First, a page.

For the first time in 50,000 years, a green, long-period comet named C/2022 E3 (ZTF) will soar across our night skies. On February 2, the comet will appear a mere 26 million miles out from Earth, a phenomenon that hasn’t occurred since the Stone Age, according to astronomers.
NASA has had the comet on its radar since March 2022, when it was captured on a wide-field survey camera. Since then, the comet has “brightened substantially” writes NASA, and on February 1, when it reaches its closest point to our planet, it will be visible for those of us without wide-field survey cameras.
“On a voyage through the inner Solar System comet 2022 E3 will be at perihelion, its closest to the Sun, in the new year on January 12, its closet to our fair planet, on February 1,” NASA’s website reads. “The brightness of comets is notoriously unpredictable, but by then C/2022 E3 (ZTF) could become only just visible to the eye in dark night skies.”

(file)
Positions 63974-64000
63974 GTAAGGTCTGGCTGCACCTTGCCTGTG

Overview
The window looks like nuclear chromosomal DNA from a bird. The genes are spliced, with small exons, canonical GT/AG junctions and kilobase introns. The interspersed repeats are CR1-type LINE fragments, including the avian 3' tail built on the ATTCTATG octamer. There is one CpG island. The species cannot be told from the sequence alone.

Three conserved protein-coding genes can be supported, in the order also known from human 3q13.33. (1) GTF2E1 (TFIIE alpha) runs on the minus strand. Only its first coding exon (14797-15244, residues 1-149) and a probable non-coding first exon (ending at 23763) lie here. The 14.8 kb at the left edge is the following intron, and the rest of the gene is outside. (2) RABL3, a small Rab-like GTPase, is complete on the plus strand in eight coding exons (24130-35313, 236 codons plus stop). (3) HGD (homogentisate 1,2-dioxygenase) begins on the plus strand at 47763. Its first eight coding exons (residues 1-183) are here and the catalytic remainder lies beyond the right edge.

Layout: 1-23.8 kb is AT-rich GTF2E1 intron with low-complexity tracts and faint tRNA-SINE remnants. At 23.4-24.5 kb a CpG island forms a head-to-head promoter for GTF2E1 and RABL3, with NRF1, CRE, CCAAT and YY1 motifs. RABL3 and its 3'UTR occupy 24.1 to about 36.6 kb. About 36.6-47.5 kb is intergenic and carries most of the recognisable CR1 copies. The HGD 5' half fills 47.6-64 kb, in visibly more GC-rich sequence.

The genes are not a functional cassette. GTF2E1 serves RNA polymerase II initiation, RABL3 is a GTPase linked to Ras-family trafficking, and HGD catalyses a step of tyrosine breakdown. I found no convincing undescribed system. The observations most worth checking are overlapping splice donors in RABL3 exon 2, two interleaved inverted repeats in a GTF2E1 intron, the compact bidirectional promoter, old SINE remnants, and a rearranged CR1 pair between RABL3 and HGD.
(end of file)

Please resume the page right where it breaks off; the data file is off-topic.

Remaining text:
While it’s currently too dim to witness the bright green nucleus with an unaided eye, stargazers can use telescopes and binoculars in the meantime to get a glimpse. And, of course, those eager to catch C/2022 E3 (ZTF) without equipment will be most successful with optimal conditions, such as clear and dark skies away from city lights.
You don’t want to miss this once-in-a-lifetime phenomenon, as you’ll have to wait another 50,000 years before it makes its return! Just be sure to look up and keep an eye out for the comet’s dashing bright green nucleus on February 1-2.
For the best glimpse, you can check skywatching apps such a Google Sky, SkySafari, or Star Tracker to keep track of where the comet is in relation to us.